Unmet expectations are a relationship killer. They wreak havoc in friendships, marriages, and, yes, trust between customers and brands.
This isn’t solely true when customer success is bending over backwards to keep customers happy. It’s true from the very first interaction with a prospect and forever thereafter.
So what do your prospects and customers expect, and how can you give it to them?
Here’s our answer, guiding revenue leaders not only to meet–but also exceed– customers’ expectations for a long, happy, and mutually-profitable relationship with your brand.
Improve customer experience to increase sales
A few years ago, high expectations for personalization, engagement, and streamlined experiences were unique to B2C. Today, they apply to the B2B sales journey as well.
How well companies can meet those expectations is a huge predictor of their success, not only in winning, but also in keeping, business. In fact, for 80% of customers, the customer experience is just as important as the quality of the product.
Salesforce’s study “State of the Connected Customer” offers helpful context, straight from business buyers, on what they’re looking for:
- 75% – Connected processes, like seamless handoffs and contextualized engagement.
- 76% – Demonstrated understanding of how they use products or services.
- 73% – Instant, on-demand engagement.
- 72% – Personalized engagement.
- 69% – Amazon-like buying experiences.
If they get what they’re looking for, the rewards are significant. Good experiences not only open doors, but they lead to larger deals and personal referrals. 74% of business buyers are willing to pay more, and 77% will share good experiences with others.
If they don’t get what they look for, they’re willing to leave you high and dry. 67% have switched vendors for a more consumer-like experience, and 63% will share their bad experiences with others on the way out.
In other words, working on improving your customer experience is critical to growing your revenue, increasing deal size, keeping existing customers, and making sure reviews and social media mentions are positive.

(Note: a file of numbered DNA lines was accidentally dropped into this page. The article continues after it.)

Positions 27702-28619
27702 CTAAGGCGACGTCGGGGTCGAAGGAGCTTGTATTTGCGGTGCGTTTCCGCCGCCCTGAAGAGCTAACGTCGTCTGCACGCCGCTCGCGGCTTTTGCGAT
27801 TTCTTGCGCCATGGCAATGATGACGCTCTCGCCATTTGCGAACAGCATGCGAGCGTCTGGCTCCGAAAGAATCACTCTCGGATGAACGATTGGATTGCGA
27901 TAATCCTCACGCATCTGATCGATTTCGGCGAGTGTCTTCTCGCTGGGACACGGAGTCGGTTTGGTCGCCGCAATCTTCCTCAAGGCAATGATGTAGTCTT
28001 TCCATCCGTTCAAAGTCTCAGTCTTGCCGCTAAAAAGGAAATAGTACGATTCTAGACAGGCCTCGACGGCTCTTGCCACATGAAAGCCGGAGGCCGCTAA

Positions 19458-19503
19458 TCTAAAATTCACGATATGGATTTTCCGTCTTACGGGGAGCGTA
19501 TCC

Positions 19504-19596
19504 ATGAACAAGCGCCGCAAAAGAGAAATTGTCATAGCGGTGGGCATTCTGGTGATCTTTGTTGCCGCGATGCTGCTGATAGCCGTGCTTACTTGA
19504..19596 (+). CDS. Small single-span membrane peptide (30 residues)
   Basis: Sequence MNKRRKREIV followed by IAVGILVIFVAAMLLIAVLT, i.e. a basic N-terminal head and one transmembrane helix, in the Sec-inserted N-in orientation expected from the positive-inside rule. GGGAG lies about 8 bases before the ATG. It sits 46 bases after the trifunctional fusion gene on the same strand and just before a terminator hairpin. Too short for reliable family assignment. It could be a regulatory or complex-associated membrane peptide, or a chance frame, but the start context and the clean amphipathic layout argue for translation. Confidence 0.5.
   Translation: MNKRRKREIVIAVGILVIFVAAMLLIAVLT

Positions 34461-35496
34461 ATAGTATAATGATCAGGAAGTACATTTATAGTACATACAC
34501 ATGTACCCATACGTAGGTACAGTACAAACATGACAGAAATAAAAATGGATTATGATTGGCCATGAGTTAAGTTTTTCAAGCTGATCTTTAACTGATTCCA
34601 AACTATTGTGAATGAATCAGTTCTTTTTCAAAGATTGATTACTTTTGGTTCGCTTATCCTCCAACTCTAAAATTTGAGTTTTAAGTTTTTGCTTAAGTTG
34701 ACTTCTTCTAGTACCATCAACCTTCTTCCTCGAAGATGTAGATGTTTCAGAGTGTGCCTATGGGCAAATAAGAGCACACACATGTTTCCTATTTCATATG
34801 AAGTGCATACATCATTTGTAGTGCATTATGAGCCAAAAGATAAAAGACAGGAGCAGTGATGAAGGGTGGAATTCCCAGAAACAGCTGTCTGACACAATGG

You know, just a few small things.
Shifting your mindset: Looking at the customer journey vs sales funnel
We want to start out by saying that “sales funnel” isn’t profanity. You can continue to use that language, if it’s part of your team’s culture.
The important thing here is not the terminology; it’s the intention. Who is the focus of your sales process: you or your customer?
The traditional sales funnel is very company-focused. Salesforce defines it as “the ideal path companies hope buyers take to become customers.” The four orthodox steps are: awareness, interest, desire, and action.
And many sales teams using this model will have specific steps in their sales process, which relate to where the buyer is in their funnel. This isn’t bad, as it’s how sales teams have functioned for a long time, and it’s cleaner and smoother for your team to ask customers to follow a defined process.
The trouble is that your customers don’t always want to do that. In fact, only 19% of buyers want to talk with a salesperson during the awareness stage. They want to enter your process when they darn well please.
The majority (60%) prefer to speak to someone at the consideration stage, after they’ve conducted their own research and have a pretty good idea of what questions they want to ask and how to talk about what they need.
In other words, a lot of buyers want to feel like they are in control, seeking out solutions to their problems, rather than being “sold.” This is why it’s fruitful for companies to switch to a customer (or buyer’s) journey, which focuses on the buyer’s path from the realization of a need the whole way through a purchase.
No matter what you call that journey (even if it’s still a “funnel”), your mentality needs to shift from emphasizing your process to prioritizing their path and providing a flexible, personalized experience.
How to think about your customer (or buyer’s) journey
Hubspot breaks the customer or buyer’s journey down into three major steps: awareness, consideration, and decision.
Each of these stages is much broader than the customer’s familiarity or interactions with your brand. It encompasses their entire experience, including the thoughts and actions you’ll never see. In other words, it’s all about them.
For instance, awareness starts with the prospect experiencing pain of some kind, and then wanting to seek out a solution. Your sales team can be helpful here, if you’re doing outbound sales, by demonstrating that your reps understand that pain. Maybe your prospects can’t put words to the problem, but your reps can.
The earlier you appear in their buyer’s journey, the more questions your reps should ask, and the more language your reps should use to show empathy. “Value” at this stage is helping your prospect to identify the problem and trust that you get it.